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October 13, 2015 / 30 Tishri, 5776
At a Glance

Posts Tagged ‘waqf’

Arabs Attack Police on Temple Mount [video]

Sunday, September 13th, 2015

Jerusalem Arabs camped out in the Al Aqsa mosque early Sunday morning and attacked police with firecrackers, rocks, metal rods and foreign objects in a serious escalation of violence despite a recent government decision to ban two violent groups from the holy site.

Sunday morning’s clash broke out shortly after dawn, 12 hours before the beginning of Rosh HaShanah.

Intelligence reports that masked Arabs were preparing a massive attack Sunday enabled the police to surprise the rioters, who had prepared to block the entrance to the mosque so that police could not force them inside.

After a battle of approximately 15 minutes, police put an end to the riot and also confiscated a suspected pipe bomb from the entrance to the mosque.

A video that was provided to Sky News Arabic clearly shows men and women who were well-prepared for the battle. They used the mosque as a launching point for attacking police, who then briefly closed off the entrance to the Temple Mount.

Minister Uri Ariel of the Bayit Yehudi (Jewish Home), a champion for the right of Jews to pray on the Temple Mount, arrived at the scene. The government earlier this year banned ministers from visiting the Temple Mount as part of an official agreement to tone down violence,

The understanding did not last more than several months, and Arab groups pay men and women to arrive at the Temple Mount every day to harass and attack Jews and non-Jewish tourists.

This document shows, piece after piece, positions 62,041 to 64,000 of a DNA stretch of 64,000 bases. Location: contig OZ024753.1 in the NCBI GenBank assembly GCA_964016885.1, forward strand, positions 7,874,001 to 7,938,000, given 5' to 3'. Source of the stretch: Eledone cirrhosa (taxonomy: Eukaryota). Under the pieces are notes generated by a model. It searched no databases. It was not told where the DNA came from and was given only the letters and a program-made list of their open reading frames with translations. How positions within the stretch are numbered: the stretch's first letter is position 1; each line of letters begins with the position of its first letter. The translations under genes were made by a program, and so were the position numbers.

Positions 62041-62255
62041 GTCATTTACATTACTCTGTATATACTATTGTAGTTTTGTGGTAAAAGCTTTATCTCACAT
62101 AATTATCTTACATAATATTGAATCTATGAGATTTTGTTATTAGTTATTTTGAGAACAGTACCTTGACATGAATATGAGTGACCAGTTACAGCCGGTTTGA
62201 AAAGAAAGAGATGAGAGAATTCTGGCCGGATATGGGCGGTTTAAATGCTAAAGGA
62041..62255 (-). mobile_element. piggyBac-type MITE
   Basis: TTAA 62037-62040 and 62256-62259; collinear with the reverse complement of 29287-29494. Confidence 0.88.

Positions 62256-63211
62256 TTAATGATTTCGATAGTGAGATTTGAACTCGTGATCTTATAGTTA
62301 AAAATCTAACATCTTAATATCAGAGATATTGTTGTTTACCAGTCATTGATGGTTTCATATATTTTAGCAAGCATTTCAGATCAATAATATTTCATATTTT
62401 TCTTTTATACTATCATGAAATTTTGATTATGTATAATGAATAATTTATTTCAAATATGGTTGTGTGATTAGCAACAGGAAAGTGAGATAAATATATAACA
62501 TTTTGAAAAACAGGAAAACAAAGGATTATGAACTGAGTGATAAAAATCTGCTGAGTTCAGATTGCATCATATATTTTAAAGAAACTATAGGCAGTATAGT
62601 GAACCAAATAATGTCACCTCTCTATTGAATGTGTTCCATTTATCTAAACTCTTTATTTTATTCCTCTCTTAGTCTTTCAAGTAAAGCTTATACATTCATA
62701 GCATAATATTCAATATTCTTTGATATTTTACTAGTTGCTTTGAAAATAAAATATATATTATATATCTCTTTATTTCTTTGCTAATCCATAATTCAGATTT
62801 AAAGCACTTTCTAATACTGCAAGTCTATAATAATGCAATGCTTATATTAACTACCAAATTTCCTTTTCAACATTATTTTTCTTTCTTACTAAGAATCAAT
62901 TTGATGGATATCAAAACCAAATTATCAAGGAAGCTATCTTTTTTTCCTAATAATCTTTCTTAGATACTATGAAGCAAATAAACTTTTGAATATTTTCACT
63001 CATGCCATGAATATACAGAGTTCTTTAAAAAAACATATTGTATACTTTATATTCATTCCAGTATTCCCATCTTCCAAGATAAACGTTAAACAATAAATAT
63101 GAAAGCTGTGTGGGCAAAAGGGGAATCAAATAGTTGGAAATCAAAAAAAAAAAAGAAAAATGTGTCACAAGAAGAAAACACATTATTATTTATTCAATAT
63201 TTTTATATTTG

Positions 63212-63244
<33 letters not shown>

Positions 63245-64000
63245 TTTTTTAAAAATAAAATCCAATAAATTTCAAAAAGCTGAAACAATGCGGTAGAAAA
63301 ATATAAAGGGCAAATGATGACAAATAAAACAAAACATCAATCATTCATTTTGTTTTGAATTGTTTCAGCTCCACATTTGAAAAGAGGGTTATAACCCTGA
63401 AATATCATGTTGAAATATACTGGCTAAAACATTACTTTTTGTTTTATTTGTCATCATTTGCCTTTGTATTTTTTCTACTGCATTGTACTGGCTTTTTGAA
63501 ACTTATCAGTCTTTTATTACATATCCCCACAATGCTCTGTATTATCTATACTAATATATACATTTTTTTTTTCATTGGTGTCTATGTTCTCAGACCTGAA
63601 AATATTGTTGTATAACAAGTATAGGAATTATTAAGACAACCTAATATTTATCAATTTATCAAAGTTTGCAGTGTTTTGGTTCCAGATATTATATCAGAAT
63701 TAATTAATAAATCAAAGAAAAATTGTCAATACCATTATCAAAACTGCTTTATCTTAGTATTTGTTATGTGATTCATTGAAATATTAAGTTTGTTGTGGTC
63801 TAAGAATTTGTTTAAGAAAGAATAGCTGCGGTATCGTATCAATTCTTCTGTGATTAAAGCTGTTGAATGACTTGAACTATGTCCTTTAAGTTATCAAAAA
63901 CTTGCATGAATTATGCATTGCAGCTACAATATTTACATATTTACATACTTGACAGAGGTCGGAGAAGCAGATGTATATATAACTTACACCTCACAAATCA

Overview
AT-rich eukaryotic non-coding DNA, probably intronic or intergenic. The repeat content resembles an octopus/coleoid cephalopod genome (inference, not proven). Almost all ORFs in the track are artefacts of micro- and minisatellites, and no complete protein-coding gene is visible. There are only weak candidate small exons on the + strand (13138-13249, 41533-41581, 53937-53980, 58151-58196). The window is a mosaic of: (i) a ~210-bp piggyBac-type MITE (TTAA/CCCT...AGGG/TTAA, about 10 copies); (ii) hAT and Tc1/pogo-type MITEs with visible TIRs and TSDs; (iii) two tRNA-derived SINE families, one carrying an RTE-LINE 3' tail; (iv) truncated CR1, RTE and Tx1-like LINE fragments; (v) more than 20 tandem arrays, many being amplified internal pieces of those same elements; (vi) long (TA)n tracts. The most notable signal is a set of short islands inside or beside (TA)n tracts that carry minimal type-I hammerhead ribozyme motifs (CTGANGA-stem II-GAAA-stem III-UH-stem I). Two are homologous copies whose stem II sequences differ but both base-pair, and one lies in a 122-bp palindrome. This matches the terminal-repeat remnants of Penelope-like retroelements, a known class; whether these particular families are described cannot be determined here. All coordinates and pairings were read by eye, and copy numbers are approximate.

Defense Minister Moshe Ya’alon recently issued a decree banning two radical Muslim groups from the Temple Mount, but he only touched the tip of the iceberg. For every group that is banned, there are a dozen ready to take their place.

Arab media, both inside and outside Israel, are behind the incitement, and Sky News Arabic posted a tweet on Sunday from the Palestinian Authority official for Jerusalem stating that an “Israeli escalation will grow in the coming days,” apparently referring to the approaching Jewish holidays.

Sky News Arabic’s report of this morning’s clash was typical of biased information that incites hatred and violence.

The report, with the help of Google Translate and editing for grammar, stated:

Israeli occupying forces Sunday [raided] Al-Aqsa Mosque in Jerusalem and the Palestinian territories, where [there were] worshipers, and in an effort to pave the way for hardcore settlers to enter the holy site for Muslims.

The head of the Waqf Council in Jerusalem, Sheikh Abdel Azim Salhab, told Sky News Arabic, ‘The raid comes in the context of the ongoing Israeli attempts to Judaize Al-Aqsa Mosque.’

He called on Arab and Islamic countries to protect the site. Israeli forces and threw sound bombs and tear gas on worshipers and civilians [Worshippers] in the mosque [acted] to prevent the ultra-Orthodox Jews to break into the campus for the establishment of religious rituals on the occasion of the Jewish New Year, according to sources/

The past days of protests at the Al-Aqsa Mosque organized by Palestinian militants say that Israel is seeking to allow Jews to practice their faith in the compound, or even to remove the mosque to pave to build a new structure.

The video below of police on the Temple Mount this morning was posted on Rotter.net from a Facebook page:

Arrests on Temple Mount: Jewish Boy for Wearing Tzitzit, Jewish Man for Singing to Groom

Sunday, August 16th, 2015

It was a “two-fer” on the Temple Mount in the Old City of Jerusalem on Sunday.

Israel Police arrested a Jewish boy for wearing his tzitzit (tallit katan) as commanded in the Torah, and a Jewish man for singing into the ear of a Jewish groom ahead of his nuptials a few hours later.

No one arrested anyone for subsequenly attacking an Israeli police officer, who suffered an injured leg.

Members of the Islamic Waqf on the Temple Mount complained to the Israeli police about the Jewish boy who was walking on the Temple Mount wearing his Tzitzit, according to other Jewish visitors on the Jewish holy site.